Ten weeks after being diagnosed with cancer, Boston Red Sox manager John Farrell was given a clean bill of health by doctors and cleared to resume regular activities to the extent his body will allow.
''The news ... is a huge relief to me,'' Farrell said in a conference call with reporters on Friday, one day after the Red Sox announced that his cancer was in remission. ''It beat me up a little bit physically, but right now I'm feeling pretty darn good.''
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The 53-year-old manager of Boston's 2013 World Series championship team, Farrell was diagnosed with non-Hodgkin's lymphoma on Aug. 14 and immediately took a leave of absence from the team. Bench coach Torey Lovullo took over in his absence, managing the team to a 28-20 record the rest of the way.
New president of baseball operations Dave Dombrowski announced on the final day of the season that Farrell would be back next year. Lovullo was convinced to forego a chance to manage elsewhere to remain as bench coach.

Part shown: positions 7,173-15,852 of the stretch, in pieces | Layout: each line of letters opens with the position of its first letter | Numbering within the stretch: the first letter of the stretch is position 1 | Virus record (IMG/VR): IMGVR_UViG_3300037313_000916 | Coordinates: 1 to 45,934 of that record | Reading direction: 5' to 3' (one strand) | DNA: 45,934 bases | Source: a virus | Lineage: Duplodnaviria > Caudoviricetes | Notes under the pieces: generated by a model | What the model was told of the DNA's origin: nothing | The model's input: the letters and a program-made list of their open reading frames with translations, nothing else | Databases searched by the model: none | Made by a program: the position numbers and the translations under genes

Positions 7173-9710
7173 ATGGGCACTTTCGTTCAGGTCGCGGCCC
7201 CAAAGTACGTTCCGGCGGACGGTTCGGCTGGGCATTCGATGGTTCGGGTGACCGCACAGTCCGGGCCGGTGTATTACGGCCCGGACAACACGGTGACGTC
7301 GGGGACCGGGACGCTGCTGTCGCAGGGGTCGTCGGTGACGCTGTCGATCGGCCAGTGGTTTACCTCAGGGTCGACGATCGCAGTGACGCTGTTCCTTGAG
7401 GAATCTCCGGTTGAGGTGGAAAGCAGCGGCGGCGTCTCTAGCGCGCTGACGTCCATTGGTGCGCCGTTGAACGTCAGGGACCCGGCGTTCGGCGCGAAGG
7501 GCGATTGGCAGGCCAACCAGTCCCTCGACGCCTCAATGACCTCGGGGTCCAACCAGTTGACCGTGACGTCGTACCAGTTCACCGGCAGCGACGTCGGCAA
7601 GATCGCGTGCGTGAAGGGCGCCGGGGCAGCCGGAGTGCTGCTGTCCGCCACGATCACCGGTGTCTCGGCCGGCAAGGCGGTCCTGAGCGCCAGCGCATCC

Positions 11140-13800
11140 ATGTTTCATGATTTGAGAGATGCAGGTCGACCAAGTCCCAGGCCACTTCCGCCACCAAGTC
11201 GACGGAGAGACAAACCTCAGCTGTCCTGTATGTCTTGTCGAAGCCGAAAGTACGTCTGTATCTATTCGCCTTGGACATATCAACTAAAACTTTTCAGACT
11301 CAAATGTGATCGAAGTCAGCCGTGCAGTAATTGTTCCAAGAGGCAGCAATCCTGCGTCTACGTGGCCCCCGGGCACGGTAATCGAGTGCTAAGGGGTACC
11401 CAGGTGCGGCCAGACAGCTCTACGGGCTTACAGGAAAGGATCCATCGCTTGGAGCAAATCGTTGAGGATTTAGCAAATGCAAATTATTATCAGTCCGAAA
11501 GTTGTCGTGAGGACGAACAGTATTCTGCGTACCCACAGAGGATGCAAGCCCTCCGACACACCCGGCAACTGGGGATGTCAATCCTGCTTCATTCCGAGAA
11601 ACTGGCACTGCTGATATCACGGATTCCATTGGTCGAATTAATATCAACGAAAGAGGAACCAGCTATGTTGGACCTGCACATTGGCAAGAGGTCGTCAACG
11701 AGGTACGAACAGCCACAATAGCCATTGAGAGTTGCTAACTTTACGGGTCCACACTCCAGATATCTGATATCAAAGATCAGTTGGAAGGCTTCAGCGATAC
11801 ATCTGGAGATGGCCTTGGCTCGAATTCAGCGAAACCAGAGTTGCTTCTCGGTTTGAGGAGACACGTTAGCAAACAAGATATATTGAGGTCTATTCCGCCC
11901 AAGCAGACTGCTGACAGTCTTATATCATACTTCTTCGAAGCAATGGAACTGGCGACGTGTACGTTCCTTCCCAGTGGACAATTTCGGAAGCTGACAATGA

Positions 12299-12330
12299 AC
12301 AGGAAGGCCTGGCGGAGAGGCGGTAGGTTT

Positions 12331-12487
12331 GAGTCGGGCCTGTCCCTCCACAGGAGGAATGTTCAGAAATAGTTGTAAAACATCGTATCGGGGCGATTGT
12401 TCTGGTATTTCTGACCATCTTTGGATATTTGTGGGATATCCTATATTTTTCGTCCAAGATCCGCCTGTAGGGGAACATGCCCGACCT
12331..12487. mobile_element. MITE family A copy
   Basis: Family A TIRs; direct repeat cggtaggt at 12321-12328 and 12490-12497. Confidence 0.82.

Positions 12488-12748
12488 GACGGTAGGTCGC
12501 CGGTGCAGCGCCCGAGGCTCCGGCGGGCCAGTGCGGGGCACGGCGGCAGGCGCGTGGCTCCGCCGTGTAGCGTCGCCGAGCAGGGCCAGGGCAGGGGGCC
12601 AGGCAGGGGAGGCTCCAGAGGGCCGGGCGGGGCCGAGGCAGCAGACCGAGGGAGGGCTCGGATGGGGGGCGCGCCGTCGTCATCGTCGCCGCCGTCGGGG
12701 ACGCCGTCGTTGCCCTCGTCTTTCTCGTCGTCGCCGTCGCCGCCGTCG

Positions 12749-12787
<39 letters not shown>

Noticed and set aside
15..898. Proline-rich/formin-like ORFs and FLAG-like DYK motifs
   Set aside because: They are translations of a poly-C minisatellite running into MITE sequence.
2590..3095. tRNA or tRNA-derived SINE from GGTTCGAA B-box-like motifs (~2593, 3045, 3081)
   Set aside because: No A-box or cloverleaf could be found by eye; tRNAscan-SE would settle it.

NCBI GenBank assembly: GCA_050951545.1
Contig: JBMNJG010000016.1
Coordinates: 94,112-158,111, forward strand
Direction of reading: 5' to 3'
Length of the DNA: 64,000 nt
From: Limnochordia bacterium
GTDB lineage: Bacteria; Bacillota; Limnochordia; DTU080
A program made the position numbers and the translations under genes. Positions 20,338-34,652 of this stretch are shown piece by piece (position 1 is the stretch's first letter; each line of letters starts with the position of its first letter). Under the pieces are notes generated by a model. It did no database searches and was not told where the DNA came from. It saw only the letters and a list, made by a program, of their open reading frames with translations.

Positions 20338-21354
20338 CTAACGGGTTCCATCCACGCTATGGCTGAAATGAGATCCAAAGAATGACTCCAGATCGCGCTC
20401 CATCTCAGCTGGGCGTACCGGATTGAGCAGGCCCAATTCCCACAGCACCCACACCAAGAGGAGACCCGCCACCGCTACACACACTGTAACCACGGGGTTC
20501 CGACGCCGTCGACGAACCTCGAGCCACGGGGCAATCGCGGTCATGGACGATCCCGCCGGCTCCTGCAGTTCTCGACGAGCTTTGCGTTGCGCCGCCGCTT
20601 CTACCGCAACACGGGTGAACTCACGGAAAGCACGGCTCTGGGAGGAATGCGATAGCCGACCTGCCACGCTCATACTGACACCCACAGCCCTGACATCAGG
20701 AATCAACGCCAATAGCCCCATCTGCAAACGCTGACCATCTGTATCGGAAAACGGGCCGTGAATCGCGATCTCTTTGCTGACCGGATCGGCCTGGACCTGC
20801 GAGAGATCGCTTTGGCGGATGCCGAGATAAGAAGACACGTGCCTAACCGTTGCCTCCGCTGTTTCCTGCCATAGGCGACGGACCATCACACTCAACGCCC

''It says a lot about Torey's commitment here,'' Farrell said.
Farrell said he watched every game; he was at the ballpark for all of the home games, watching the first six or seven innings before heading home. He said he was in daily communication with Lovullo and the front office, participating in all of the major decisions.
''You go from almost 100 mph down to a screeching halt. It's out of your control, in that you can't continue on in the capacity you were,'' Farrell said. ''This has, in many ways ben a life-changing, event.''
Farrell said he considers himself fortunate that the cancer was caught early, during hernia surgery. He underwent eight weeks of chemotherapy, a program that was accelerated because of the aggressiveness of the cancer.
But the manager said he didn't lose any weight and he never vomited from the treatment. He thanked his doctors and the Red Sox owners and organization for supporting him.
Farrell said he heard from Indianapolis Colts coach Chuck Pagano and Minnesota Timberwolves coach Flip Saunders, who have both been diagnosed with cancer. Former Red Sox manager Terry Francona reached out to Farrell every day.
But the biggest surprise was hearing from all of the Yankees fans. Although they ''were very clear to say how much they didn't like the Red Sox,'' Farrell said, they wished him well.
''I would never expect to get letters from die-hard Yankees fans, sitting in this office and in this ballpark,'' he said. ''It certainly gives you a boost.''